2. A color image reading apparatus according to claim 1, wherein said plurality of color beams color-separated by said blazed diffraction grating are focused on said light receiving means through said first optical element and said second optical element.
3. A color image reading apparatus according to claim 1, wherein said blazed diffraction grating and said second optical element are in an optically conjugate relation with respect to said first optical element in the sub scanning cross section, and
wherein said first optical element and said light receiving means are in an optically conjugate relation with respect to said second optical element in the sub scanning cross section.
4. A color image reading apparatus according to claim 3, wherein the conjugate relation in said second optical element is an imaging relation of a reduction ratio.
5. A color image reading apparatus according to claim 1, wherein said first optical element is divided into at least three regions and elements in said three regions have mutually different element structures.
6. A color image reading apparatus according to claim 1, wherein said first optical element is a diffraction optical element.
7. A color image reading apparatus according to claim 1, wherein said second optical element is a diffraction optical element.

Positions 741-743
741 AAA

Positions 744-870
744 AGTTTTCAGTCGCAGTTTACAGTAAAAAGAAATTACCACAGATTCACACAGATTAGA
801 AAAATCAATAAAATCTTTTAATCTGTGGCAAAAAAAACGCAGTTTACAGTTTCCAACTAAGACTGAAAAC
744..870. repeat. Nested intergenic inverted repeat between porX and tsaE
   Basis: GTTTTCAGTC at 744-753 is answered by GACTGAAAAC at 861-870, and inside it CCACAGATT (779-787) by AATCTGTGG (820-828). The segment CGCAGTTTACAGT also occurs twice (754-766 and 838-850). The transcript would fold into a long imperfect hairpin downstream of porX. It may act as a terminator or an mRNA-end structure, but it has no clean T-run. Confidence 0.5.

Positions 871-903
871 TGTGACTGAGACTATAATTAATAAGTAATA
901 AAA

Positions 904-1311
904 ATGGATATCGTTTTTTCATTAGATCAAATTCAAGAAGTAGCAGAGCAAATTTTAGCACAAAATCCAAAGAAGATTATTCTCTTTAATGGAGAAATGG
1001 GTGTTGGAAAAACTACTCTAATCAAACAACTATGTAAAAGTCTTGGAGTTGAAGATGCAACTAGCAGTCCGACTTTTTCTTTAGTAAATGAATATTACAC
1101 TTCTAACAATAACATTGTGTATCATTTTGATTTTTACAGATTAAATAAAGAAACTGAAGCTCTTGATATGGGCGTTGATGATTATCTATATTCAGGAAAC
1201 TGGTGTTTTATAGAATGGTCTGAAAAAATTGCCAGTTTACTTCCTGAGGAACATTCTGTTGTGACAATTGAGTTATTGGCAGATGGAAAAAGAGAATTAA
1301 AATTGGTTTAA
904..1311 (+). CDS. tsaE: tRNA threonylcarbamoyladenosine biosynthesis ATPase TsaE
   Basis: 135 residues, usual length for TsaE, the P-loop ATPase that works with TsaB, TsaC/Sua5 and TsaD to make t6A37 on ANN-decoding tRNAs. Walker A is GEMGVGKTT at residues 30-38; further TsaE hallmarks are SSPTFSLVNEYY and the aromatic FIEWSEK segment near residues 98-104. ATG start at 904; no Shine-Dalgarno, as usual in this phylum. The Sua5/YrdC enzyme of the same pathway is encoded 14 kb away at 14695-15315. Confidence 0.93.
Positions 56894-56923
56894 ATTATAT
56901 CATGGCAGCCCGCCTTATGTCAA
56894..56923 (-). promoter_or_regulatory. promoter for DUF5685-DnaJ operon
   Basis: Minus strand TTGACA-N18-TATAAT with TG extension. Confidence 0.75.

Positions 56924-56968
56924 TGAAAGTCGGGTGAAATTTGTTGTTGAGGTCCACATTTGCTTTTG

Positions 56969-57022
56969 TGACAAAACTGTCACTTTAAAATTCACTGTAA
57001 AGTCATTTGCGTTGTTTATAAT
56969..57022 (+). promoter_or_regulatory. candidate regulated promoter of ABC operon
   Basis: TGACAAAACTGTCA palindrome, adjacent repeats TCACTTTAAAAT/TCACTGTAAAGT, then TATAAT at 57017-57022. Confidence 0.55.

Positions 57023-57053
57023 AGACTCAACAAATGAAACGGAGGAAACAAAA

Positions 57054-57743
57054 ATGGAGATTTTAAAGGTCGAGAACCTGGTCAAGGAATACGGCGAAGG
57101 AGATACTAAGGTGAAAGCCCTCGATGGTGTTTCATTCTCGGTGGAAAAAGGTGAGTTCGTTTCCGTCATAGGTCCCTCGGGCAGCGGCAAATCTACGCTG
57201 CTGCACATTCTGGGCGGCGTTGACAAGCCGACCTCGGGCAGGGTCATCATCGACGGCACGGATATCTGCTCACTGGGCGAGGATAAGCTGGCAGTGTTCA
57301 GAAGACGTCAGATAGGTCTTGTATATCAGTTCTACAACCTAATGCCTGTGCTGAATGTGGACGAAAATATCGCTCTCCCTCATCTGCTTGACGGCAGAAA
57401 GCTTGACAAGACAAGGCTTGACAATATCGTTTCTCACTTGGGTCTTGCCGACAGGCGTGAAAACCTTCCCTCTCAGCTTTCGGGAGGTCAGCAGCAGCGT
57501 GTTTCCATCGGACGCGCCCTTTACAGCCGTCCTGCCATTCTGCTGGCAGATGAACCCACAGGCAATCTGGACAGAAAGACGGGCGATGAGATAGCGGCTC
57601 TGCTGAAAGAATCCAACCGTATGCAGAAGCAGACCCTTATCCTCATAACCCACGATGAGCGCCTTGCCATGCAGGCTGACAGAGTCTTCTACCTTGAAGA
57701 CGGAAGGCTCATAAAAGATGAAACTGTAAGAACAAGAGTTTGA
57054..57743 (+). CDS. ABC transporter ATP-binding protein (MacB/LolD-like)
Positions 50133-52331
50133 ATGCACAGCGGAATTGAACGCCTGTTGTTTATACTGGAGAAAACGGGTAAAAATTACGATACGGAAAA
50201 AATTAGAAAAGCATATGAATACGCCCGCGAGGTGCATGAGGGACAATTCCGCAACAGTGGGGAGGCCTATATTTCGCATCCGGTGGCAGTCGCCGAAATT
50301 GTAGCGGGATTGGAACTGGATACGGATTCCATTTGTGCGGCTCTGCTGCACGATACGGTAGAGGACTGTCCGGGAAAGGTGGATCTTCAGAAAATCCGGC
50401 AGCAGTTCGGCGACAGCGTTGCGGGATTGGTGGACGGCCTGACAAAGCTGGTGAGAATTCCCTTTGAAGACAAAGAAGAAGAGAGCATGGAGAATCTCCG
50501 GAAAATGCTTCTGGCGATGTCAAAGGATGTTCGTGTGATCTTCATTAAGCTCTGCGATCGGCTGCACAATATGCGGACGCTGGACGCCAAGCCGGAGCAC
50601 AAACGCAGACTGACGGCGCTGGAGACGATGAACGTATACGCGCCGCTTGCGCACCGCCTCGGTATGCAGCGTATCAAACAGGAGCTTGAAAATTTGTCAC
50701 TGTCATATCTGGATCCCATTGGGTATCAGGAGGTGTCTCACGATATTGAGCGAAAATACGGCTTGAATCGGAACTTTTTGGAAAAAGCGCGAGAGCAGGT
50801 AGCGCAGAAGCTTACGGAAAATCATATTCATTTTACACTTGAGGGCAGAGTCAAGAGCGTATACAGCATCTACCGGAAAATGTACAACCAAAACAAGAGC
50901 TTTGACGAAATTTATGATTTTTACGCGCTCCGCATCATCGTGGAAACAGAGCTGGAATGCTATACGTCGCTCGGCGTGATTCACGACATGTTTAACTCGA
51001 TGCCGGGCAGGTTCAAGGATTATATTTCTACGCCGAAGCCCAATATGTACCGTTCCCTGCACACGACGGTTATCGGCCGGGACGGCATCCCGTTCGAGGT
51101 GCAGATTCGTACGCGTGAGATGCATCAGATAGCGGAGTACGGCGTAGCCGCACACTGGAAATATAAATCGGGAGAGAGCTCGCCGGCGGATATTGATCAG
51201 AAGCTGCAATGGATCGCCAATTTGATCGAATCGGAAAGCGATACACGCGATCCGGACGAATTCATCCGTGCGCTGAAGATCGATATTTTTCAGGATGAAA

8. A color image reading apparatus according to claim 1, wherein said blazed diffraction grating is a reflection type one-dimensional blazed diffraction grating.
9. A color image reading apparatus according to claim 1, wherein said blazed diffraction grating is a transmission type one-dimensional blazed diffraction grating.
Description
BACKGROUND OF THE INVENTION

1. Field of the Invention

The present invention relates to color image reading apparatus and, more specifically, to color image reading apparatus, suitably applicable, for example, to color scanners, color facsimile devices, and the like, that can precisely read color image information on an original surface without lowering the reading resolution in the sub scanning direction by use of color separation means comprised of a reflection type or transmission type one-dimensional blazed diffraction grating, light receiving means comprised of plural (three) line sensors (light receiving elements) disposed on a common substrate surface, and a diffraction optical element.